Every new mother is extra cautious while taking care of her newborn. During your mostly sleepless nights, you try to ensure that your child is getting enough milk or food and sleep. Even a slight change in their sleeping, feeding, or pooping habits raises an alarm. It is okay to always be on the go. But, there is a strong likelihood that your caution and usual worries will grow into racing thoughts and constant concerns, which are signs of a condition called Postpartum Anxiety.

The condition is caused by a change in hormones post-delivery, sleep deprivation, and the overwhelming feeling of responsibility for your newborn. A difficult pregnancy, stressful delivery, personal or family history of anxiety, or lack of support after childbirth contribute to the condition.

Postpartum Anxiety Symptoms

Look out for these symptoms of postpartum anxiety.

  • Worrying constantly
  • Poor sleep quality
  • Sweating
  • Nausea
  • Shakiness
  • Fatigue
  • Racing thoughts

Whether you are experiencing one or more of the above symptoms or not, you can choose to save your mind. It doesn’t matter which stage your anxiety is in.

How to treat postpartum anxiety naturally?

Breathing and meditation are two ways in which you can treat postpartum anxiety naturally. Your breath is a powerful tool to beat anxiety. Remember the age-old adage of ‘Take long deep breaths when you get angry’? Your breath can affect your anxiety too.

Pranayama or breathing exercises have a calming and balancing effect on the mind. The Sudarshan Kriya is a powerful breathing technique that has been proven to significantly reduce anxiety and symptoms of depression among patients. Keep in mind that you should take professional help if you need to. The following are three breathing and meditation practices that can complement your postpartum anxiety treatment.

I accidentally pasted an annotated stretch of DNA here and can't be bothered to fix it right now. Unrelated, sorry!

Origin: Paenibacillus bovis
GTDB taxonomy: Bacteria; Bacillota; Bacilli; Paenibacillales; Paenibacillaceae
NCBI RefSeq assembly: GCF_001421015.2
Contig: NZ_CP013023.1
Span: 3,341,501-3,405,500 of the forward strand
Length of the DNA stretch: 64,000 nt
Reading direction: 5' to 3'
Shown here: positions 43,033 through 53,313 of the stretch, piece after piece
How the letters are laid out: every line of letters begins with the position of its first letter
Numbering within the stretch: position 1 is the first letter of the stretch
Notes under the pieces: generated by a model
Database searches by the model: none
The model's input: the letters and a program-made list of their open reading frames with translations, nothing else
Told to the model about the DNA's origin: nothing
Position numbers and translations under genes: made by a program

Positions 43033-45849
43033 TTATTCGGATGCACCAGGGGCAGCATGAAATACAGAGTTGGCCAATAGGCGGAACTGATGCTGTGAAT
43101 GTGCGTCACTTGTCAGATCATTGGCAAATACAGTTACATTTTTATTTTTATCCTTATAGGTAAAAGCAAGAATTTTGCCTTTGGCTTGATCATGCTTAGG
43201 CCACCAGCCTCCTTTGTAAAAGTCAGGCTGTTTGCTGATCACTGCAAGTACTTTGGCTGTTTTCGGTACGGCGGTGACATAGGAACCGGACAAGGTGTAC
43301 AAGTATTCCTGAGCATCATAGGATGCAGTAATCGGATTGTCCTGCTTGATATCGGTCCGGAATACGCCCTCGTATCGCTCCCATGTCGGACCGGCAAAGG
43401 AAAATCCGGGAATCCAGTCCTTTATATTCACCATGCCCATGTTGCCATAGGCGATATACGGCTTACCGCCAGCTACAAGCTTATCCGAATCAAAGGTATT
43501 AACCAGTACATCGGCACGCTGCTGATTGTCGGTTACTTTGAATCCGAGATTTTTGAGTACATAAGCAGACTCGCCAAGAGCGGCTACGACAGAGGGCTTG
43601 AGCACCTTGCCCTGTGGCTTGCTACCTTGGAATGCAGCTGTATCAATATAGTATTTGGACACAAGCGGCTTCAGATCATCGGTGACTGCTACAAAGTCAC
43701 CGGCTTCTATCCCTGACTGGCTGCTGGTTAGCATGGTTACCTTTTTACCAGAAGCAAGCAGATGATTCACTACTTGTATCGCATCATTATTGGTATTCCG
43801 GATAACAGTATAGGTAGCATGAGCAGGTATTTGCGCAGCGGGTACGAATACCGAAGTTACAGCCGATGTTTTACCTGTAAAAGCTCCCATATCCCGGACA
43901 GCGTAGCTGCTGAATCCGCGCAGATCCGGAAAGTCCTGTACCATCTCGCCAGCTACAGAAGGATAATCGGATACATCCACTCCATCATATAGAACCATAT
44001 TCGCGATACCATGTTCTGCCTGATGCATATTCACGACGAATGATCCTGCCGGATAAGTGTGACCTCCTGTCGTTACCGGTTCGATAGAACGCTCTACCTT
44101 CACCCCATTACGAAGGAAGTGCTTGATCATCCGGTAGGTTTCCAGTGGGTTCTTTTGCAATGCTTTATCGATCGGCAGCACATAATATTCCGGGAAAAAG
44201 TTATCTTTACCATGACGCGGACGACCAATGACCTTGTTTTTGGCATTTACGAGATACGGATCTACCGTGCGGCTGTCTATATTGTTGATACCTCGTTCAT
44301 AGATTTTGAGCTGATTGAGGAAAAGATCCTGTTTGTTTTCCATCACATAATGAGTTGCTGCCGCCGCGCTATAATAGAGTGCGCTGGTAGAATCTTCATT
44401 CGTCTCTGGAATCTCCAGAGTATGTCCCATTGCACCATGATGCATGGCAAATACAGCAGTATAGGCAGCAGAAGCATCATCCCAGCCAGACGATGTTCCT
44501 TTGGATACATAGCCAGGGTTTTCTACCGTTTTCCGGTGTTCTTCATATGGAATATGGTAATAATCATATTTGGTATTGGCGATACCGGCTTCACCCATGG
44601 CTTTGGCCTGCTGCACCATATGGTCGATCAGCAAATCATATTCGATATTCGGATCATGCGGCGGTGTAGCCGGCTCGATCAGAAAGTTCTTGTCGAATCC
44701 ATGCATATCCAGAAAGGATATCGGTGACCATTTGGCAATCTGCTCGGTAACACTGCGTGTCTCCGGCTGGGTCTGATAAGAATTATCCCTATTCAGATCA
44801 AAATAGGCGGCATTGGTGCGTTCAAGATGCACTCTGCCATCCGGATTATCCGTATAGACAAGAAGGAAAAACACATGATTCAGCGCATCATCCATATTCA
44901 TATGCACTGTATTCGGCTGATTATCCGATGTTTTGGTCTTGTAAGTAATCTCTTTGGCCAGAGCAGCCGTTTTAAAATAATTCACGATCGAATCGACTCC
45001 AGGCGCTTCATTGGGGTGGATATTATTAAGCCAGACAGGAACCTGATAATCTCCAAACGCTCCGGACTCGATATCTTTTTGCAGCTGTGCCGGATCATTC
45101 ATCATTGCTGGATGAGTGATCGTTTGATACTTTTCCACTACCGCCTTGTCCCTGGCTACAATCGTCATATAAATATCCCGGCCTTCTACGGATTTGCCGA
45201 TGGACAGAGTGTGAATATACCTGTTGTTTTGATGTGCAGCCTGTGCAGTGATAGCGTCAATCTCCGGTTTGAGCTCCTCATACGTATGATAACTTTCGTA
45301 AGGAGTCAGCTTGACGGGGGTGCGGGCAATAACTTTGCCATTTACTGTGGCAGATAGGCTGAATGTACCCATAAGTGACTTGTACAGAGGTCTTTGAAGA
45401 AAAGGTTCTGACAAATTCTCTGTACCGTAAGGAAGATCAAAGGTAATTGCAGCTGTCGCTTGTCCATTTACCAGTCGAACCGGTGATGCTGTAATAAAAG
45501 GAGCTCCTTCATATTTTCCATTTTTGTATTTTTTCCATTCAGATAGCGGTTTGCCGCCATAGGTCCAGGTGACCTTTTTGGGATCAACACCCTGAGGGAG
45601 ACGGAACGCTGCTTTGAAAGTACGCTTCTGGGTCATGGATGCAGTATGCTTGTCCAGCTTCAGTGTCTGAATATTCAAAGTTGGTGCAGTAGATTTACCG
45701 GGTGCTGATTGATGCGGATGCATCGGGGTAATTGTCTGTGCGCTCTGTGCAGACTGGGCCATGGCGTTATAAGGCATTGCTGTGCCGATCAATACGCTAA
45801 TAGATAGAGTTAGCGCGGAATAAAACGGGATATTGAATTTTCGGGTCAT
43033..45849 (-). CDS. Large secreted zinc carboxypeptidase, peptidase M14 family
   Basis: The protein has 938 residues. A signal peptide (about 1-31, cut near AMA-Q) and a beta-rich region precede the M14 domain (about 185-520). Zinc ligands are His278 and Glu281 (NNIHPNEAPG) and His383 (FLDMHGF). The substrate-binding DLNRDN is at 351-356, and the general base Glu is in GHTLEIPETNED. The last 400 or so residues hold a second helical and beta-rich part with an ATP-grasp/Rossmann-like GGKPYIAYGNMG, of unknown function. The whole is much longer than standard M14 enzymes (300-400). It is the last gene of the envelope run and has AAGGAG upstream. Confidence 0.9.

1. Alternate Nostril Breathing or Nadi Shodhan Pranayama

Alternate nostril breathing calms the mind within a few minutes and helps stop overthinking. It helps release accumulated stress and fatigue from the body. Make sure you breathe gently while practicing this breathing exercise. Avoid forceful breathing. Follow this guide for this pranayama.

Start your day with five to ten minutes of alternate nostril breathing.
Practice two to three times a day.
Practice with an empty stomach.
Practice whenever you feel overwhelmed during the day.

2. Guided meditation

Numerous studies show that meditation reduces anxiety, stress and pain. The practice gives deep rest to the mind. You can start with short guided meditations by Gurudev. Here is a special meditation to reduce anxiety that you can listen to and practice.

  • Meditate right after your morning practice of alternate nostril breathing.
  • Meditate on an empty stomach.
  • Sit comfortably on a mat or bed while meditating. Preferably have back support too.
  • You can practice guided meditation twice a day.
  • If there is a breathing or chanting instruction, do it gently. Don’t do it forcefully.
  • Here is one simple guided meditation that you can practice every day.
  • Meditate every day as that will strengthen the impact of your practice.

You can also meditate with the help of a mantra. You can learn the basics of mantra-based meditation in Sahaj Samadhi Dhyan Yoga.

Anxiety can go through Pranayama, Knowledge, and Meditation, and knowing that the universe is taking care of you.

Gurudev Sri Sri Ravi Shankar

3. Sudarshan Kriya Breathing Technique

The Sudarshan Kriya breathing technique is a boon for every new parent as they try to juggle multiple tasks between sleepless nights each day. 20-minutes of Sudarshan Kriya practice reduces stress significantly, improves sleep quality, increases awareness, and detoxifies the body at the cellular level. Studies have also shown it to be as effective as antidepressants. Learn this technique when your post-surgical wounds have completely healed. It will equip you to face the topsy-turvy road of parenting with more confidence and calmness.

Join a free Breath and Meditation webinar.

Based on inputs by Dr. Prema Seshadri, Psychologist & Faculty, Sahaj Samadhi Dhyan Yoga.